United States District Court, D. Vermont
OPINION AND ORDER (DOCS. 249, 253, 255)
William K. Sessions III District Court Judge.
Melvin K. Hill, representing himself, moves under 18 U.S.C.
§ 983(e) to set aside a declaration of forfeiture
regarding currency seized in February 2012. (Docs. 249, 253.)
Hill also moves under Federal Rule of Criminal Procedure
41(g) for the return of property, including currency, seized
in May 2012. (Doc. 255.) For the reasons set forth below,
Hill's motion to set aside a declaration of forfeiture is
GRANTED and the motion for the return of seized property is
GRANTED in part and DENIED in part.
Background and Procedural History
February 13, 2012, Detective Daniel Merchand, then of the
Burlington Police Department, executed a search warrant of
Room 229 at the Anchorage Inn in Burlington, Vermont, with
the assistance of federal law enforcement officers.
United States v. Hill, No. 2:12-CR-12-04, 2014 WL
971748, at *1 (Mar. 12, 2014). Hill alleges that law
enforcement found him inside, searched his person, and
illegally seized approximately $2, 200. Id. Law
enforcement expressed their interest in engaging Hill as a
confidential informant, returned $200 of the seized currency
to him to allow payment for the hotel room, and released him
without immediately filing charges. Id.; see
also Doc. 249 at 1.
March 12, 2012, the Drug Enforcement Agency (DEA) sent
written notice of the February 2012 seizure by certified
mail, return receipt requested, to each of three separate
addresses: (1) Room 229 of the Anchorage Inn in South
Burlington; (2) an address in Tignall Georgia; and (3) an
address in Newport News, Virginia. Hill, 2014 WL
971748, at *1. The notices sent to the Anchorage Inn and
Virginia were returned to the DEA undelivered. On March 14,
2012, the DEA received a return receipt indicating an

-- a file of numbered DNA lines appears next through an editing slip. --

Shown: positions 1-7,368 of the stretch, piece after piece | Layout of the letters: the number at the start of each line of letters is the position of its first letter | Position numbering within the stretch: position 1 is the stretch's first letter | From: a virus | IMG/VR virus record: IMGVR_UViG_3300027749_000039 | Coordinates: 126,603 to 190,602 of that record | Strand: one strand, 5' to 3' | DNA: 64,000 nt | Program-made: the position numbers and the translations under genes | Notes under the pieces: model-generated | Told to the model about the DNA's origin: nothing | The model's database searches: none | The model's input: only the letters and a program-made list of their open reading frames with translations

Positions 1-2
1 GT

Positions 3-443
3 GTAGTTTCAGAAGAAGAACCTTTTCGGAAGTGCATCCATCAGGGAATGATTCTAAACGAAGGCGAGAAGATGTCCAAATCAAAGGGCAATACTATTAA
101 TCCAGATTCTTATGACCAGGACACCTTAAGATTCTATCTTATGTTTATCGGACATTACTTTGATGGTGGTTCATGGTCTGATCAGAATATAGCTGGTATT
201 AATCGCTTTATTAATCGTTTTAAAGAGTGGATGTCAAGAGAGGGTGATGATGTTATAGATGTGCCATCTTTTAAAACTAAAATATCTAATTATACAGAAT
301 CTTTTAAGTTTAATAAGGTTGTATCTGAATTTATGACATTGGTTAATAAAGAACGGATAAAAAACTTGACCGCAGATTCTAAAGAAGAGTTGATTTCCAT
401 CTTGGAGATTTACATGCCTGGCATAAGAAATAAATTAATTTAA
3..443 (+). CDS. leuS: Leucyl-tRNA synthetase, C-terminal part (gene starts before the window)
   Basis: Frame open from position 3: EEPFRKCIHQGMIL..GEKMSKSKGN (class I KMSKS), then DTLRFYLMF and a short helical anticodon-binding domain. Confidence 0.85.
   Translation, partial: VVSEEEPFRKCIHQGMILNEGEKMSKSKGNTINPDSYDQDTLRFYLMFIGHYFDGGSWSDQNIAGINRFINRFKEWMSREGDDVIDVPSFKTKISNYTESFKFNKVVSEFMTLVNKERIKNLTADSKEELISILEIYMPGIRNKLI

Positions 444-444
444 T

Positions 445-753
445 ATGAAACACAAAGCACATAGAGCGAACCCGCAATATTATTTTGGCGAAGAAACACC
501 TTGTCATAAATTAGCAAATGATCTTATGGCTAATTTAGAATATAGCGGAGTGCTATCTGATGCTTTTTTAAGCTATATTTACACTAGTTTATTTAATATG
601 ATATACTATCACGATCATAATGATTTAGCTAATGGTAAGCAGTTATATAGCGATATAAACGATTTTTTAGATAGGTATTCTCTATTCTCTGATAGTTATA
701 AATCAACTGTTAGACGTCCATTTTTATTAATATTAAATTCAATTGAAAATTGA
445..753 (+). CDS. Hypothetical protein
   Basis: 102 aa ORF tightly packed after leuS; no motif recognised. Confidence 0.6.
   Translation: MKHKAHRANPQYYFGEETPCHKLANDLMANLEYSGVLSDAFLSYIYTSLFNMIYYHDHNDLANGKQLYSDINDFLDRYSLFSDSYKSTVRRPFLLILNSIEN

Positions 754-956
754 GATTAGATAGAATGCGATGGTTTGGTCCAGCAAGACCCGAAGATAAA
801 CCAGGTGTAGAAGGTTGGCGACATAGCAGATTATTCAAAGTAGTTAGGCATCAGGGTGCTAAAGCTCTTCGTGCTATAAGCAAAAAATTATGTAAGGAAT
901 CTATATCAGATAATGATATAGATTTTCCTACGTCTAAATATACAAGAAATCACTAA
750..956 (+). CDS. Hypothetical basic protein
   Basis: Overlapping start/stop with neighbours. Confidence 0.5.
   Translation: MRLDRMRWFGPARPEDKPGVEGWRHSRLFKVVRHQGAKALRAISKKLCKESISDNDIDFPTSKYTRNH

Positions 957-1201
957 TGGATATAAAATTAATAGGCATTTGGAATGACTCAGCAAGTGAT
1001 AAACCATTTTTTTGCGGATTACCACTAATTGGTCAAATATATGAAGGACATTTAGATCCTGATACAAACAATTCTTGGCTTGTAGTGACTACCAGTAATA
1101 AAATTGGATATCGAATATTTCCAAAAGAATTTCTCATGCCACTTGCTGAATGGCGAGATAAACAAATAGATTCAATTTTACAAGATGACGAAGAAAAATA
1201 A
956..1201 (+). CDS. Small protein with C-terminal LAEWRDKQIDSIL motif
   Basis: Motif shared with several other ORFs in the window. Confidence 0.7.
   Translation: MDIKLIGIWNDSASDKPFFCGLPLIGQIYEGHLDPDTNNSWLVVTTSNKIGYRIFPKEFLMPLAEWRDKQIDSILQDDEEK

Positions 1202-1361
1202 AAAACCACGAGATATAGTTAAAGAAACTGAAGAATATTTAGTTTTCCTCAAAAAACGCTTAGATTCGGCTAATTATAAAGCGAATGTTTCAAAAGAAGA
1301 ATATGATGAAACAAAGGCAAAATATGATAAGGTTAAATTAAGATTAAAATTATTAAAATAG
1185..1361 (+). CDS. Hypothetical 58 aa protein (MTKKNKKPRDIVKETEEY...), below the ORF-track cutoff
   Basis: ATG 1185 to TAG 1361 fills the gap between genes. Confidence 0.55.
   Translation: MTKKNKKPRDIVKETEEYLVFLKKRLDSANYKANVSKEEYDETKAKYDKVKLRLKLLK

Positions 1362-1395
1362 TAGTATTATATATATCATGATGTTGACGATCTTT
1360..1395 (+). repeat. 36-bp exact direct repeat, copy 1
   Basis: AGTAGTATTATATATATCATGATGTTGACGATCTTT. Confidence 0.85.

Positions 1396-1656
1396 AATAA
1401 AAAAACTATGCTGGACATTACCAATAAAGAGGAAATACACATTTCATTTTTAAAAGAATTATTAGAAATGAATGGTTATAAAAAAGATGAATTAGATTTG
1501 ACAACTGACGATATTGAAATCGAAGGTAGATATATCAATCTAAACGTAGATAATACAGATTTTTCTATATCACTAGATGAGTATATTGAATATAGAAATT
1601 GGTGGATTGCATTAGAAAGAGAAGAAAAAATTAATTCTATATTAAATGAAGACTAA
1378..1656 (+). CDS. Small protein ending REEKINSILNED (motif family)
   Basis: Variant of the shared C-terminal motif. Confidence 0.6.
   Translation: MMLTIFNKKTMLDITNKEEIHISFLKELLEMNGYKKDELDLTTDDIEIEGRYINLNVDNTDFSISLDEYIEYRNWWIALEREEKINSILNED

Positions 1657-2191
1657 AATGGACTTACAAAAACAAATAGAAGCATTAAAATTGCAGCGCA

individual signed to accept delivery of the notice sent to
Georgia. The DEA then published notice of the seizure in the
Wall Street Journal one day per week for three
successive weeks in late March and early April. Id.
The mailed notices stated the deadline to file a claim was
April 16, 2012, or if the mailed notice was not received, the
published notice stated that the deadline to file a claim was
May 10, 2012. (Doc. 247-1 at 4, 7, 9, 11, 13.)
alleges he did not receive any written notice of the seizure,
and that his father, Melvin Hill, Sr., was the individual who
signed for the notice sent to the Georgia address.
Id.; see also Doc. 249 at 2. In April 2012,
a confidential informant advised law enforcement that Hill
was still distributing narcotics in Burlington and was
staying at the Ho Hum Motel. (PSR at 10.) On April 19, 2012,
the grand jury returned an indictment charging Hill with
conspiracy to distribute cocaine in violation of 21 U.S.C.
§§ 846, 841(a)(1), 841(b)(1)(B) and this Court
issued an arrest warrant for Hill. (Docs. 14, 19.) On May 7,
2012, Detective Merchand arrested Hill at the Quality Inn in
South Burlington, Vermont and seized approximately $1,
Hill, 2014 WL 971748, at *1; see also Doc.
225 at 1; Doc. 259 at 2. Hill was detained pending trial.
29, 2012, having received no claims for the currency, the DEA
issued a Declaration of Forfeiture. (Doc. 247-1 at 16.) On
October 2, 2012, Hill pleaded guilty to one count of
conspiracy to distribute cocaine base. See Doc. 103;
Dkt. Entry No. 116. On February 4, 2013, he was sentenced to
70 months in prison. (Doc. 166.)
regard to the February 2012 seizure, on August 6, 2013,
representing himself, Hill moved under Rule 41(g) for the
return of the currency seized during February 2012. (Doc.
222.) He asserted the currency was illegally seized, and he
did not receive notice of the seizure with sufficient time to
challenge forfeiture. Id. at 2. Hill requested the
return of $2, 200, plus interest, and demanded a total sum of
$2, 400. Id. at 5. Hill concedes that law
enforcement returned $200. (Doc. 249.) On January 21, 2014,
Hill moved to set aside the civil forfeiture of the property
seized in February 2012 under 18 U.S.C. § 983(e),
asserting the government failed to take reasonable steps to
provide him notice and that he did not receive notice. (Docs.
249, 253.) The government argues the DEA properly
effected an administrative forfeiture of the seized currency
in accordance with 18 U.S.C. § 983 and 19 U.S.C. §
1607, and Hill's claim was barred by the doctrine of
sovereign immunity. (Doc. 247 at 3-5.)
regard to the May 2012 seizure, on September 12, 2013, again
representing himself, Hill moved under Rule 41(g) for the
return of the currency seized on May 7, 2012, plus interest.
(Doc. 225.) The government did not oppose the motion. (Docs.